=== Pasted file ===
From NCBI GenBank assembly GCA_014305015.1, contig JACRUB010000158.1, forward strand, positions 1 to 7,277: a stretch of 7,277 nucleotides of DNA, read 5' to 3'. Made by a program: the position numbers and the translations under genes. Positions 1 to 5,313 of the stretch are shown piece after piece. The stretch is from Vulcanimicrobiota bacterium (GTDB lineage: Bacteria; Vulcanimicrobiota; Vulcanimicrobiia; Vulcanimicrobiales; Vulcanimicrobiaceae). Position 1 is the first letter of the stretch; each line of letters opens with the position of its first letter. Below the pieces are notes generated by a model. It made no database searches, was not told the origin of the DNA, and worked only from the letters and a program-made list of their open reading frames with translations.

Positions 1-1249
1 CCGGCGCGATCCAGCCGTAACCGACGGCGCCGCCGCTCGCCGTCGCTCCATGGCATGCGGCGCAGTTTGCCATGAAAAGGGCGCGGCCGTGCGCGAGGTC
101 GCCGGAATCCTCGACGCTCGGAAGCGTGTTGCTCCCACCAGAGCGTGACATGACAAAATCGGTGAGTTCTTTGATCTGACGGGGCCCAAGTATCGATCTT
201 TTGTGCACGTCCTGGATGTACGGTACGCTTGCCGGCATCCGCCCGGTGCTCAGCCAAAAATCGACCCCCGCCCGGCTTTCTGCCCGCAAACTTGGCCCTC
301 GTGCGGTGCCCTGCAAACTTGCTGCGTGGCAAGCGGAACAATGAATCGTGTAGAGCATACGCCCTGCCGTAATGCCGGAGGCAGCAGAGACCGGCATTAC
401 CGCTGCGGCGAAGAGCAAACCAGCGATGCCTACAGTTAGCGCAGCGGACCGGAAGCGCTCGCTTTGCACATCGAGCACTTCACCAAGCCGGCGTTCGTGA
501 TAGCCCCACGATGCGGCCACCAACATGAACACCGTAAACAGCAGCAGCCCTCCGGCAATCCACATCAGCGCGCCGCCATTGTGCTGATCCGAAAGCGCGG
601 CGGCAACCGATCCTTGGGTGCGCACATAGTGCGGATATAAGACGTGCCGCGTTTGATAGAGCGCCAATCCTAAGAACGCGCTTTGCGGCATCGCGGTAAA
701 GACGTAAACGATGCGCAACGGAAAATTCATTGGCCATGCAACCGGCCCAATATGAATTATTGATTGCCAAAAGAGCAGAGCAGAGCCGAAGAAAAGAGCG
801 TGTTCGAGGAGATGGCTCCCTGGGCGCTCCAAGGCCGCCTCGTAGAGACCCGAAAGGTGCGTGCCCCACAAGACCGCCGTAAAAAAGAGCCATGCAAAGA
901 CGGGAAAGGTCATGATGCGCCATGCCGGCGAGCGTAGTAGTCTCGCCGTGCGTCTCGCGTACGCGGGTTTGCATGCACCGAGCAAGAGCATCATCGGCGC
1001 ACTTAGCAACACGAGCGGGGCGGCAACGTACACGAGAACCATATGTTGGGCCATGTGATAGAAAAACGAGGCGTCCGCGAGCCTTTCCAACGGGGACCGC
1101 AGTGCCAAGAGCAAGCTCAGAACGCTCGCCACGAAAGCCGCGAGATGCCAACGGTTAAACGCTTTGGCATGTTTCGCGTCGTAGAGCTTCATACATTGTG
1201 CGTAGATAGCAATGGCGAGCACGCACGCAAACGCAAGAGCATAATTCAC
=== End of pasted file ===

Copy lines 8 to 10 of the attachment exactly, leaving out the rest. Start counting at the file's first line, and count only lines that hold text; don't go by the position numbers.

501 TAGCCCCACGATGCGGCCACCAACATGAACACCGTAAACAGCAGCAGCCCTCCGGCAATCCACATCAGCGCGCCGCCATTGTGCTGATCCGAAAGCGCGG
601 CGGCAACCGATCCTTGGGTGCGCACATAGTGCGGATATAAGACGTGCCGCGTTTGATAGAGCGCCAATCCTAAGAACGCGCTTTGCGGCATCGCGGTAAA
701 GACGTAAACGATGCGCAACGGAAAATTCATTGGCCATGCAACCGGCCCAATATGAATTATTGATTGCCAAAAGAGCAGAGCAGAGCCGAAGAAAAGAGCG